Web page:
Trump's Attempt to Bring Sanity to a Torturous Environmental Review and Permitting Process

The Council on Environmental Quality (CEQ) proposed changes to the National Environmental Policy Act (NEPA) regulations to promote “efficient, effective, and timely” NEPA review by federal agencies (85 Fed. Reg. 1684 / Jan. 10, 2020). The changes would radically alter what federal agencies consider when assessing the environmental impact of agency actions. A necessary improvement, the proposed changes would streamline energy development projects mired by the drawn-out, costly, and unworkable NEPA procedure. But given remarkable opposition to the reform, whether the changes will provide much-needed business certainty or create additional ambiguity in the NEPA review process remains to be seen.


Congress enacted NEPA to be a bare-bones procedural statute designed to ensure that agencies “look before they leap.” Without dictating a substantive result, the statute requires federal agencies to consider significant environmental consequences of “major federal actions” (including an agency’s decision to permit an energy project and alternatives to that project) while both informing and providing the public with an opportunity to comment on the agency’s environmental analysis. Overly prescriptive regulations written more than four decades ago have led to unnecessary complexity, a plethora of litigation, and prolonged delays in both the permitting process and project construction.

A Red-Tape Weapon

Project antagonists, and agencies opposed to energy and other infrastructure projects, have abused the regulations as a red-tape weapon against project developments. CEQ’s sweeping changes would significantly reduce the time it takes to publish an Environmental Assessment (EA) or Environmental Impact Statement (EIS), reducing the significant delays that have historically strangled commercial, energy, and transportation-related development. The welcome changes attempt to reign in agencies conducting far-reaching NEPA review beyond their “limited jurisdiction” and refocus agencies on analysis that informs site-specific decisions.

Beth Ginsberg

The most important proposed change would modify the definition of “effect.” The scope of NEPA review depends on the “effects” of agency action. The modification would eliminate the requirement to consider indirect and cumulative effects of agency action, and instead limit consideration to effects temporally and geographically related to the action. The proposed rule would ensure that agencies focus their attention on effects that are “reasonably foreseeable” and have a “reasonably close causal relationship” to the proposed action.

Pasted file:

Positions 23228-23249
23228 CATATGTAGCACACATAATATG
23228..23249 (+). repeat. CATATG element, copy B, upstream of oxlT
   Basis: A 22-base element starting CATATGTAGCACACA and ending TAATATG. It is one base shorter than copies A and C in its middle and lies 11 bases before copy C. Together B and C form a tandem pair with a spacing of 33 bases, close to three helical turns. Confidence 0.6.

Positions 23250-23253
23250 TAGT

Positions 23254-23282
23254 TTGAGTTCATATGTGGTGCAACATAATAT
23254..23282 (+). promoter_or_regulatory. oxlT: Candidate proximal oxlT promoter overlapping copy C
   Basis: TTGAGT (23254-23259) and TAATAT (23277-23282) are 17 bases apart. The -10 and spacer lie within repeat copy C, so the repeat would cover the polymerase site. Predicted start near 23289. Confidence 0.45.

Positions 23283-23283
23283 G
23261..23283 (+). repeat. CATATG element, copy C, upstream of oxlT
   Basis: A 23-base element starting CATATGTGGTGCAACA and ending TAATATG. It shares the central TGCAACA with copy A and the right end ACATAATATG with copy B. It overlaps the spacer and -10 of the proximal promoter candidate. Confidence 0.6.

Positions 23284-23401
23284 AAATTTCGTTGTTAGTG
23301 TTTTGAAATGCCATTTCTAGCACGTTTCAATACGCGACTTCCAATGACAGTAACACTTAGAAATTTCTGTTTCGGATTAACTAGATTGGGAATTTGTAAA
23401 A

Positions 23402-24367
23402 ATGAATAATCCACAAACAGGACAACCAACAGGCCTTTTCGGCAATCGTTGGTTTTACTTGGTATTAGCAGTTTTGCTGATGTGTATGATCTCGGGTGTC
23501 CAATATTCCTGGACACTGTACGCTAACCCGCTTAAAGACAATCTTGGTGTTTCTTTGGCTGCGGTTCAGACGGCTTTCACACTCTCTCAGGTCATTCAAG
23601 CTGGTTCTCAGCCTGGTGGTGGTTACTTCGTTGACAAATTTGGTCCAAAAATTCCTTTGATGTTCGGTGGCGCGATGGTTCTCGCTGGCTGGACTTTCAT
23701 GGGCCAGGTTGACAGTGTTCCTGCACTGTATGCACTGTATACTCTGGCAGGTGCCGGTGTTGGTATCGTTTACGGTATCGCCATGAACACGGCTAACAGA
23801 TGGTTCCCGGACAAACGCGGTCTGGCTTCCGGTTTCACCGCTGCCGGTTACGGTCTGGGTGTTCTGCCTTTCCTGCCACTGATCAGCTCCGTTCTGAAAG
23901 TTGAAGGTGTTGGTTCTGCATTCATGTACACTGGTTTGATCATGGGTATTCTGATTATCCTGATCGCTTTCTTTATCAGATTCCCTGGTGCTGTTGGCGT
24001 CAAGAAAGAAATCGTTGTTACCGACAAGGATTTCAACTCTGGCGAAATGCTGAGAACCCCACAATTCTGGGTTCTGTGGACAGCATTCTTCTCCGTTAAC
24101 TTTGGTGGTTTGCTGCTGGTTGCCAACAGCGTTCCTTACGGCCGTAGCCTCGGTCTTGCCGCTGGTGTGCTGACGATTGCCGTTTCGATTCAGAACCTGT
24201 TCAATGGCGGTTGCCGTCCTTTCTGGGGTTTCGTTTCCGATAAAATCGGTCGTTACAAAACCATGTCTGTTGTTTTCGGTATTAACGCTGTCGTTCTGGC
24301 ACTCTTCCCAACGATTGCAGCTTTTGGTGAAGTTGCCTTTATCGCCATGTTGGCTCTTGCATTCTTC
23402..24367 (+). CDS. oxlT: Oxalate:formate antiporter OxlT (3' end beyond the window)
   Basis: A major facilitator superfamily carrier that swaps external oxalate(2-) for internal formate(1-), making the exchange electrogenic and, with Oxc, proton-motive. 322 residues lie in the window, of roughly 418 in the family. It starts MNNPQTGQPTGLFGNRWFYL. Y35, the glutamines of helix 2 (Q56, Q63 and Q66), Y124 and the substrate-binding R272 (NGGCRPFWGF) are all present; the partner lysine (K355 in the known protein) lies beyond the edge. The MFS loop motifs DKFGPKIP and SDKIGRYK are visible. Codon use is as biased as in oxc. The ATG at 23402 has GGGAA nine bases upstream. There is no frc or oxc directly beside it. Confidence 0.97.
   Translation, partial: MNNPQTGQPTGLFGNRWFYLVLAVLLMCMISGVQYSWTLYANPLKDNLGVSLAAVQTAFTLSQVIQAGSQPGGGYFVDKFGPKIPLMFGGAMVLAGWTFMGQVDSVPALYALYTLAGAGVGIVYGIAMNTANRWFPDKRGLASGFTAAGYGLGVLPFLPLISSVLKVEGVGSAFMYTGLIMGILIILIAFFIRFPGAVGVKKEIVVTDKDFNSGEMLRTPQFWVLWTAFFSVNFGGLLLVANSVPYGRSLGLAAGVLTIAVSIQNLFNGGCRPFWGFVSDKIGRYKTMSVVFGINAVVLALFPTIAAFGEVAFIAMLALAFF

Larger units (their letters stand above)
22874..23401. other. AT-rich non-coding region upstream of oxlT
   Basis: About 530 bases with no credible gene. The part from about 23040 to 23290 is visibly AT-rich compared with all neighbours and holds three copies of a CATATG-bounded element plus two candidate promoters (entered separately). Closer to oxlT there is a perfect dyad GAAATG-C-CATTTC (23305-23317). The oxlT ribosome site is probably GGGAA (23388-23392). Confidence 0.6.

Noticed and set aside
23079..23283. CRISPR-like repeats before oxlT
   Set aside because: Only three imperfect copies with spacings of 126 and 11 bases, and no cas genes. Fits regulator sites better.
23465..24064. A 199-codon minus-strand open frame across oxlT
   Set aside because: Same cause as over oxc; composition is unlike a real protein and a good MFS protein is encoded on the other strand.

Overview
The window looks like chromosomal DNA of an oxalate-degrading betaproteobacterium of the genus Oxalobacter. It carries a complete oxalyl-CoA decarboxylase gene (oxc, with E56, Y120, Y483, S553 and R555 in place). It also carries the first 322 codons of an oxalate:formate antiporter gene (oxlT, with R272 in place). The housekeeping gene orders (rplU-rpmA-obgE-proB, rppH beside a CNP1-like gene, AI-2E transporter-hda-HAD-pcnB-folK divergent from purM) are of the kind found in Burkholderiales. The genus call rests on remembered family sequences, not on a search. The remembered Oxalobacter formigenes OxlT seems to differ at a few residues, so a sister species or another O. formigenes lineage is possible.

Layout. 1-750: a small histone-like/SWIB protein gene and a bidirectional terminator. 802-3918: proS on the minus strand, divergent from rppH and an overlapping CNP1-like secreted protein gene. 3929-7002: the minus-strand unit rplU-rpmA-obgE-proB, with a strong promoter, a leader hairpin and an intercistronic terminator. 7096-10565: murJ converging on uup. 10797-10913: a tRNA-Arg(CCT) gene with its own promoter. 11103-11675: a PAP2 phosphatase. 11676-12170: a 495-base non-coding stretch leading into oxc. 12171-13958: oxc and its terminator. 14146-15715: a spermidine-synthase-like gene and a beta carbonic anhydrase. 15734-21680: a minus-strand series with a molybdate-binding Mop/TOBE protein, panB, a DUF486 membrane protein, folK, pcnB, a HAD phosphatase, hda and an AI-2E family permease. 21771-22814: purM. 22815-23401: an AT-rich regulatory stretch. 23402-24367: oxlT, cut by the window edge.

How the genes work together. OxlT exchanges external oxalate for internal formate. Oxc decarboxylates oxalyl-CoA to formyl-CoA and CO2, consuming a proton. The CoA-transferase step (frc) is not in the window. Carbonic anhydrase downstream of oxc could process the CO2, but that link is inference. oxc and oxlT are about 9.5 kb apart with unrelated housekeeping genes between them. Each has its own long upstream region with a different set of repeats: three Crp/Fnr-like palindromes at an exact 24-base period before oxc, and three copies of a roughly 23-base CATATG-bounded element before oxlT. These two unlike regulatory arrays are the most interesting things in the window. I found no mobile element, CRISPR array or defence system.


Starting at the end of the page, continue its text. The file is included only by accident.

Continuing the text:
Max Yoklic

Modifying the definition of “effect” is a significant change. Although silent on greenhouse gases, the change would arguably preclude agencies from considering a proposed action’s effect on climate change, including upstream and downstream effects. The proposed rule targets judicial decisions blocking energy infrastructure development by requiring permitting agencies to consider the cradle-to-grave effects of a project on climate change.

Page and Time Limits

The proposed changes would also place page and time limits on NEPA review documents. The average length of an EIS with appendixes is more than 1,000 pages. The proposed rule would presumptively establish a 75-page limit for EAs and clarifies that an agency does not need to include a detailed discussion of each alternative in an EA, nor does it need to include a detailed discussion of alternatives it eliminated from study. In contrast, an EIS requires a detailed analysis of all significant environmental effects, which the proposed changes would limit in most cases to 300 pages. The proposed rule would address the average waiting period of more than four years by establishing one year as the presumptive timeframe for issuance of an EA, and two years as the presumptive timeframe for an EIS.

Other notable changes would allow applicants a greater role in preparing NEPA documents, allow agencies to determine that compliance with the environmental review requirements of other statutes serves as the functional equivalent of NEPA compliance, require agencies to prepare joint NEPA documents when practicable, and expand the use of categorical exclusions by considering mitigating circumstances.

Opposition to the dramatic shift in both the process and substance of NEPA review proposed by the rulemaking will inevitably invite litigation from climate activists and green states where proposed fossil fuel development projects are currently undergoing contested permitting processes. Paradoxically, these rules, if finalized, could spur investment in and permitting of renewable wind, solar, hydroelectric, and other alternative energy projects, which individually and collectively help combat the effects of climate change.

A prolonged legal battle in multiple venues could end up in the hands of the nation’s highest court. Democrats have pledged a swift legislative response to the proposal, perhaps invoking the dormant Congressional Review Act, which allows Congress to overrule a regulation by joint resolution.

CEQ has invited public comments to be submitted by March 10, 2020, although members of Congress and environmental activists are currently lobbying for additional time in light of the vast number of comments expected and the sweeping changes proposed. Given that this is an election year, stay tuned, as the Trump administration is racing against the clock to finalize the rule before the November election. ■

Beth Ginsberg is a partner at Stoel Rives LLP where she litigates natural resource, wildlife, and environmental cases, and counsels clients on the complexities of regulatory compliance and permitting issues. Max Yoklic is an associate in Stoel Rives’ Environment, Land Use & Natural Resources group.

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